Mr. Weiner freely interprets geographical, urban and architectural issues through an artistic practice that questions the photographic document’s fictional and poetic power. The Musée d’Art Contemporain de Lyon, Rencontres d’Arles, villa Noailles in Hyères, Centre de photographie de Lectoure, Guangdong Museum of Art in China and Festival of Light in Buenos Aires have exhibited his work. He won the Prix Rodolphe Hervé et Lucien Hervé in 2012 and is the author of Presque île (éditions villa Noailles/archibooks) and Twice (19/80 éditions). Since 2001, Mr. Weiner’s photography has described contrasts between nature and urban buildings or abandoned places and reconstructed sites. By observing these intermediate zones, he prompts reflection on the occupation of space and time and its transformation: how the individual fits in with them alone or in groups, on the fringes or as part of collective facilities. These “in-between” locations are also experienced as respirations, moments when the urban fabric and its bustle are interrupted, opening up a void where perceptual habits and the appreciation of spaces are turned upside-down. Mr. Weiner’s photographs of these walked-across areas become a blank canvas for fictions. He encourages us to read them with an open mind, disconnected from their original contexts, by building scenarios that take theatrical exhibitions, editorial projects and installations into account. In the framework of the proposal presented at Cosmos, Mr. Weiner has given concrete expression to a project he had been discussing with the designer Grégory Lacoua for a long time: designing a hybrid photographic object, halfway between sculpture and furniture. Both men are interested in the possibility of enhancing the relationship to the world by creating objects and situations whose uncertain identification calls for unprecedented uses and brings the involvement of the body and the gaze back into play. Here, three of Mr. Weiner’s photographs have been transferred to glass plates. Placed one behind the other, they reveal a floating, porous landscape, natural and urban at the same time. These telescoping images recall the relief effect of old stereoscopies whose public presentation was intended for a collective use. They build a projection space at once dense and crystalline that the gaze crosses, readjusts and reconstructs as it sees fit.  

A project by Samuel Gratacap
Presented by Temple

Samuel Gratacap was born in France in 1982. He graduated from the École supérieure des beaux-arts de Marseille.
Wanting to find out what lies behind immigration statistics, in 2007 the young photographer went to the Canet administrative detention centre, where he discovered a transitory space that one undocumented migrant called the “15-15”: “Fifteen days locked up, 15 minutes in front of a judge.” Mr. Gratacap photographed men in search of a future and what they call “luck”, gathering testimonials that led him to Lampedusa, Italy in 2010, travelling in the opposite direction that the immigrants did. Shaken by the plight of shipwrecked passengers and the sight of locals scavenging for their belongings washed up on the beach, he is trying to reveal the Italian island’s “shameful” side. Based on these found documents, he built a subjective account that led him to Zarzis, a port city in southern Tunisia, and the Choucha camp, a few kilometres from the Libyan border. When international organisations officially closed the camp in summer 2013, the migrants, who had been denied refugee status, went to Libya. Then Mr. Gratacap travelled to Tripoli, where he photographs detention centres and day labourers’ waiting areas. Natalie Thiriez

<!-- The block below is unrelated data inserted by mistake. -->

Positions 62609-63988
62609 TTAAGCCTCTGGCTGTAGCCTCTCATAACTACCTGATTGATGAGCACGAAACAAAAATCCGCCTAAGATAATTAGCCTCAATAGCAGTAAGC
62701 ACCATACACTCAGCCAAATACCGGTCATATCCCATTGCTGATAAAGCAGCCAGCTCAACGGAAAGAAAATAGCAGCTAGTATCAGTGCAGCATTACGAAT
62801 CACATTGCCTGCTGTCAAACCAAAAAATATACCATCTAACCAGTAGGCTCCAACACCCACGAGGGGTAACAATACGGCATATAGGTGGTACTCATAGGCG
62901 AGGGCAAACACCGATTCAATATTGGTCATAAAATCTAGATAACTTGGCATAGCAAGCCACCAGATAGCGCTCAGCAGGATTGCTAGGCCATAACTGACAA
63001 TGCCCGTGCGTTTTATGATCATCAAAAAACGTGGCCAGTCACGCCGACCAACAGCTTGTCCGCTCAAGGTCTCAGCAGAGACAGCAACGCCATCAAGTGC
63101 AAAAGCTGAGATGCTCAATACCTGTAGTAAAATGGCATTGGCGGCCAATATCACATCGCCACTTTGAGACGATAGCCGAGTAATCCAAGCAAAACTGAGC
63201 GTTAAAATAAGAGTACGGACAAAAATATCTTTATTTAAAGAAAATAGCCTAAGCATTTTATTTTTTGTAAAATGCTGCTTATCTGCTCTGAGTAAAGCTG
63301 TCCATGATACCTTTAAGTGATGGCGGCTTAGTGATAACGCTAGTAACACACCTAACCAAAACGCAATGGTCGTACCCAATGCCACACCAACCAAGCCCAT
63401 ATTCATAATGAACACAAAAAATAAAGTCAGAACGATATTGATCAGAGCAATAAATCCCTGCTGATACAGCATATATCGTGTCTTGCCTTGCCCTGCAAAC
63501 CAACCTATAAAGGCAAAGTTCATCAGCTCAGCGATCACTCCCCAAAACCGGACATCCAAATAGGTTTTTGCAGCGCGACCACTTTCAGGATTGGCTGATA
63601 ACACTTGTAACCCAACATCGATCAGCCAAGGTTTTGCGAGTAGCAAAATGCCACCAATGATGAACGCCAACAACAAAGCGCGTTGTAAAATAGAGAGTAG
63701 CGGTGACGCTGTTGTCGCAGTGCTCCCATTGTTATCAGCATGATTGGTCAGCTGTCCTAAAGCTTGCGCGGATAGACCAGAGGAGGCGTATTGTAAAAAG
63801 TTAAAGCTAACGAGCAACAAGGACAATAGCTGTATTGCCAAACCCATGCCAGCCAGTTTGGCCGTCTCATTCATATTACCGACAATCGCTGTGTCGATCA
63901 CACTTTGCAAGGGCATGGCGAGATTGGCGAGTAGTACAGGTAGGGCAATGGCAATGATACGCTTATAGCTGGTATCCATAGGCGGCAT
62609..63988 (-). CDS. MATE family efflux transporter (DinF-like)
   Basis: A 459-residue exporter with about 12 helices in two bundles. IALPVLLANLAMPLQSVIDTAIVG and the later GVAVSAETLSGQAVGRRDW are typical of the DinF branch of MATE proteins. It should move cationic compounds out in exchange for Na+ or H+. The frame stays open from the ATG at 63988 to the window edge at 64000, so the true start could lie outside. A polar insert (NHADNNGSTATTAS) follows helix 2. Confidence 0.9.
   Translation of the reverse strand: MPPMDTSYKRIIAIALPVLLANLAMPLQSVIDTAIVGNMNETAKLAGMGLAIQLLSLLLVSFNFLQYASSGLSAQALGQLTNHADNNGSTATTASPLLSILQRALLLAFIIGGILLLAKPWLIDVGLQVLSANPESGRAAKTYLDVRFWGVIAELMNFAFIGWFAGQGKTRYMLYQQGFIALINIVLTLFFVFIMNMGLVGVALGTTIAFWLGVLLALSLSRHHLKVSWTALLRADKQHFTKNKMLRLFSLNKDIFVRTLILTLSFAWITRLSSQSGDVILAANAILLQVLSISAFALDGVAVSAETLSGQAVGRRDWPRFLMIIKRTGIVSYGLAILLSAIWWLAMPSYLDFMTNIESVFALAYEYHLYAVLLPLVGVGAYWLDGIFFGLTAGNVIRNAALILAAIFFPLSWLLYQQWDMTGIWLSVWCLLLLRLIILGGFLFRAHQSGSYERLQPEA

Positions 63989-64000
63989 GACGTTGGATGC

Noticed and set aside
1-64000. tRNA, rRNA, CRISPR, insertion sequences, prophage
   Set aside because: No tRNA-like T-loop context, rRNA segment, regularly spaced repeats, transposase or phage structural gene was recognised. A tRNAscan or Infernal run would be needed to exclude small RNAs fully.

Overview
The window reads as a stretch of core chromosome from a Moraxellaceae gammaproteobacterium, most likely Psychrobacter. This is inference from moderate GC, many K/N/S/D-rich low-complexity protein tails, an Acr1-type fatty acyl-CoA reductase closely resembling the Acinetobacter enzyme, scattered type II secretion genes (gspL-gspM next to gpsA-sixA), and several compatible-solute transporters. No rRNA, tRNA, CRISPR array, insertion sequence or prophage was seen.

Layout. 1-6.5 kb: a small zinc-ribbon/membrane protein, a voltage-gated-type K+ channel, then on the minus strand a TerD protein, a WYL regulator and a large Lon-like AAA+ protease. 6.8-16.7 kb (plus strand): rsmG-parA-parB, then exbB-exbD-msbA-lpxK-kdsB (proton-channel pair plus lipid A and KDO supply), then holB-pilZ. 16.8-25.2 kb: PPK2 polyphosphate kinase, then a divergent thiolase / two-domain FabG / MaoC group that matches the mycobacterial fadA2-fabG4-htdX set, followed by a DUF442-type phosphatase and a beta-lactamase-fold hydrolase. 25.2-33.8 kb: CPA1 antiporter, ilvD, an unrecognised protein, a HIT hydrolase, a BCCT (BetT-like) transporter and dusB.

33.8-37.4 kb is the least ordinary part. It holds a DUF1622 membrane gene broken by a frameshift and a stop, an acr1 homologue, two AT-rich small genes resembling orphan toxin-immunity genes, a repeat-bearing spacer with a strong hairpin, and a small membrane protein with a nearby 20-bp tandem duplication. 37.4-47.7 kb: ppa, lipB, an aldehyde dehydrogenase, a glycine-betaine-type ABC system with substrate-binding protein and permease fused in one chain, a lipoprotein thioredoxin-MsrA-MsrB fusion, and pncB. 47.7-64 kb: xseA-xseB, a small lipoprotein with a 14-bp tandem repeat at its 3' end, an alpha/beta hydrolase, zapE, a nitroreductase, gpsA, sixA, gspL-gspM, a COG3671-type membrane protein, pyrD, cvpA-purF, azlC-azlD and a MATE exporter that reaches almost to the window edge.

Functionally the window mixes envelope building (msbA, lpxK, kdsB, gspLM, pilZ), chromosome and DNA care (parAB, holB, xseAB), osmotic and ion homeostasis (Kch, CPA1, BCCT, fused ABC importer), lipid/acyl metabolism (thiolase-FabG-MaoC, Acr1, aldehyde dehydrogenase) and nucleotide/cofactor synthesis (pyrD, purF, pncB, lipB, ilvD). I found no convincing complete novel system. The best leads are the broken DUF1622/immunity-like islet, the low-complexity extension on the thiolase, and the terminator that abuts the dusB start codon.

In 2014, Mr. Gratacap started documenting the connections between migration and security policies in the Mediterranean countries. During a reportage in Tripoli, he was embedded with a militia whose mission was to control and intercept drugs, alcohol and weapons at improvised checkpoints in the city’s streets. The staging was obvious; nothing happened. Some drivers turned around when they saw SWAT vehicles parked in the middle of the road: there were no chases. The curtain rose. The image of reportage is suddenly different. The men’s poses become more important than the initial mission. What if all that was just a show put on for a journalist, the masked men merely actors during the space of an evening? Dissuasive images.

Presented by GDM, galerie de multiples
La galerie de multiples publishes and disseminates original works.
We will feature a selection of photos published by the galerie de multiples at COSMOS Arles Books.
As a publisher, the gallery is not connected to any technique, nor does it favour any medium. But our desire to make contemporary art more accessible by publishing many books quickly brought us into contact with photographers. We share the same concerns about production, dissemination and, sometimes, accessibility.
We have worked with photographers from different generations, levels of recognition, nationalities and worlds.
Each has invented a world he reveals to us, thereby helping to make photography an art.
All of these artists keep up a close connection to our shared experiences by inventing new views. Here, the act of photographing does not seek to capture reality, which must be transmitted, but a view, which reveals a singular relationship to the world. The point of art is not to bear witness to the world as much as to share a singular experience of it, a way of asserting that we can only have a common world by sharing singular ones. We would like to draw your attention to the work of a young Thai photographer, Viriya Chotpanyavisut.
His work renews our private view of the shared world (and, conversely, but paradoxically, our shared view of private perception). This goal seems unreachable in a culture where private and public experience gradually becomes indistinguishable, yet Chotpanyavisut keeps trying to achieve it. List of artists: Lewis Baltz, Julien Carreyn, Viriya Chotpanyavisut, Peter Downsbrough, Bill Owens, Atiq Rahimi.